This looks even more alarming if you factor in humidity. Human beings can tolerate heat with sweat, which evaporates and cools the skin. That is why a dry 50°C can feel less stifling than a muggy 30°C. If the wet-bulb temperature (equivalent to that recorded by a thermometer wrapped in a moist towel) exceeds 35°C, even a fit, healthy youngster lounging naked in the shade next to a fan could die in six hours.
At present, wet-bulb temperatures seldom exceed 31°C.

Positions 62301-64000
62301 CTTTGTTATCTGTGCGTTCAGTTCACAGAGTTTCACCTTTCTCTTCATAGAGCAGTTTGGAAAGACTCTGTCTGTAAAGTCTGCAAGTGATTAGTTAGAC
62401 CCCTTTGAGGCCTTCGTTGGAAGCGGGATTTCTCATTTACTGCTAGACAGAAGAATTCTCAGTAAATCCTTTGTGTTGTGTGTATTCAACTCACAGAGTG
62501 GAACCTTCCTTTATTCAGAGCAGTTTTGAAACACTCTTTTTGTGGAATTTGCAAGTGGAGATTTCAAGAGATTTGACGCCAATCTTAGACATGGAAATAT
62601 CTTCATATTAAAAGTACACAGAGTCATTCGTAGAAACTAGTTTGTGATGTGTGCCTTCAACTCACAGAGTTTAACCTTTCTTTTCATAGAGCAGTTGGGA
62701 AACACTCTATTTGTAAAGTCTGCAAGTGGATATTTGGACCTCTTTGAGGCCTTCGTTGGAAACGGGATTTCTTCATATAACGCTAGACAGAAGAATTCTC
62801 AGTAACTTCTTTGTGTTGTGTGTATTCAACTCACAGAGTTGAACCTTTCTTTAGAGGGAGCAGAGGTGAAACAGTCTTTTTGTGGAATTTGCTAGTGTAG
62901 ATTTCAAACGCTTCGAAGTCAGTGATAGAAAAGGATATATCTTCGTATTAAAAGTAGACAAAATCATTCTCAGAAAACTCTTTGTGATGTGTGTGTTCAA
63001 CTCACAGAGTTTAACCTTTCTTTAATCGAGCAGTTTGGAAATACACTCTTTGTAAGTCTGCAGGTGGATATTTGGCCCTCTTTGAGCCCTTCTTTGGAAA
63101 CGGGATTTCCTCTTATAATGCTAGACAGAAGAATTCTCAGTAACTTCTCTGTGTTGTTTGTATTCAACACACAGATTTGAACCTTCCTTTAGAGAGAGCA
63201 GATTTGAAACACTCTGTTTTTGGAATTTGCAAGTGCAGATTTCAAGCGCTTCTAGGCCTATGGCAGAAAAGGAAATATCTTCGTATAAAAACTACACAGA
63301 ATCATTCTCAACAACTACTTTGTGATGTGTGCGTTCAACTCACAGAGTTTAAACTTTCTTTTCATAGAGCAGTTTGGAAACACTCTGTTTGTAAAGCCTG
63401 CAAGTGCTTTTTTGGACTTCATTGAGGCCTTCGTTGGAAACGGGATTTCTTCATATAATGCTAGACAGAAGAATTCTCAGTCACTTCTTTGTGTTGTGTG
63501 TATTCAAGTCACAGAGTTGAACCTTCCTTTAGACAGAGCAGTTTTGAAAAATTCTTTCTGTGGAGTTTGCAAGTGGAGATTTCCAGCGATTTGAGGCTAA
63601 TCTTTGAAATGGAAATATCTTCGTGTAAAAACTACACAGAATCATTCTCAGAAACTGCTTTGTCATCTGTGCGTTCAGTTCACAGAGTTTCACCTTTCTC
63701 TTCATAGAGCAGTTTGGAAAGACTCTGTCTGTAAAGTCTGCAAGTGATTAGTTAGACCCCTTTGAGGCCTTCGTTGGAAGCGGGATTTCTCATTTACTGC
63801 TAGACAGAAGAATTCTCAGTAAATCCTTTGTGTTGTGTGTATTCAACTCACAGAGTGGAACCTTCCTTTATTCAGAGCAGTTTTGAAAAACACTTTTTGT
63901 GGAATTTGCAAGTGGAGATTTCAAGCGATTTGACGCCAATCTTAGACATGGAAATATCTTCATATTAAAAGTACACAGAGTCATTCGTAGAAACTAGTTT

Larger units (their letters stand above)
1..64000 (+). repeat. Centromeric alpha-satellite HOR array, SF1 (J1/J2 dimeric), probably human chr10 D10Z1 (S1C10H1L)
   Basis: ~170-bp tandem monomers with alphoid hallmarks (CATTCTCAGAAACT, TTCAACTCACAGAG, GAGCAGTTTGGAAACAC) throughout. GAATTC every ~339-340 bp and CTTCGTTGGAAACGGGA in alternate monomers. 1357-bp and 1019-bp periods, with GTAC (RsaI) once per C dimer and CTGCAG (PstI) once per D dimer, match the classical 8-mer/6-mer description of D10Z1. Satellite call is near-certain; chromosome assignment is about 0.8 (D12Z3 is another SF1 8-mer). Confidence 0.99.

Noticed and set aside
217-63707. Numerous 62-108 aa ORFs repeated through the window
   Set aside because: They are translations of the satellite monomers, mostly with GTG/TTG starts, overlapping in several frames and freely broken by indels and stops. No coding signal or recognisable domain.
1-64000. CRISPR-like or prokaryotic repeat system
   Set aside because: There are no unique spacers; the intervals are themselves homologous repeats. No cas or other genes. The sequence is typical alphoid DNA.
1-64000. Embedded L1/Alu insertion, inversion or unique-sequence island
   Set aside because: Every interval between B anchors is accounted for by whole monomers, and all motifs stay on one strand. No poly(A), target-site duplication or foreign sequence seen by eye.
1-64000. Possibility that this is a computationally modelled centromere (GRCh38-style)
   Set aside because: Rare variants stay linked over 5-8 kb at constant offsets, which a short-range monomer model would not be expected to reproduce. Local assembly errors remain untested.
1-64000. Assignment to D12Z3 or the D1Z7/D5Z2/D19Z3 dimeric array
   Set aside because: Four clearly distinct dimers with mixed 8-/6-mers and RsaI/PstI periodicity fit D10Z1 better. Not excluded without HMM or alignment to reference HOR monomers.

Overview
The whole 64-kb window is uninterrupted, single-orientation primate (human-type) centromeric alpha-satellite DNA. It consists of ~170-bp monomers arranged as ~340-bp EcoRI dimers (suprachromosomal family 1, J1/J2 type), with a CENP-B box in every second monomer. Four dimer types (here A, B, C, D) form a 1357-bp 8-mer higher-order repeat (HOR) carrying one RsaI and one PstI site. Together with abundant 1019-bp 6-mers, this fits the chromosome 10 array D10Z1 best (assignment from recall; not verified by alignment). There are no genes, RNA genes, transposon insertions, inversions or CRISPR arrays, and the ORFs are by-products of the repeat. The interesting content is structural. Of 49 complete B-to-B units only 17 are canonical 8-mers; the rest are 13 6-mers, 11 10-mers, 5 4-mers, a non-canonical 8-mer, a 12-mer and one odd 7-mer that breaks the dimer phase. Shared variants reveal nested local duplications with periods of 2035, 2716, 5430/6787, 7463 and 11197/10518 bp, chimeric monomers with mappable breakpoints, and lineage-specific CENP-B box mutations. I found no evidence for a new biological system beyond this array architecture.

The first paper I ever published was on sweating. It was my entry as a medical student into dermatology, and the product of meeting Sam Shuster (the rest, as they say, is history). Sweat glands don’t get a lot of attention, but the ~3 million mini-kidneys are full of fascinating biology. Did you know you can shift more fluid through your sweat glands that you can pass urine (quite a thought, considering how many pints of beer some people can manage — and no, I do not have a reference for this factoid so readers beware……).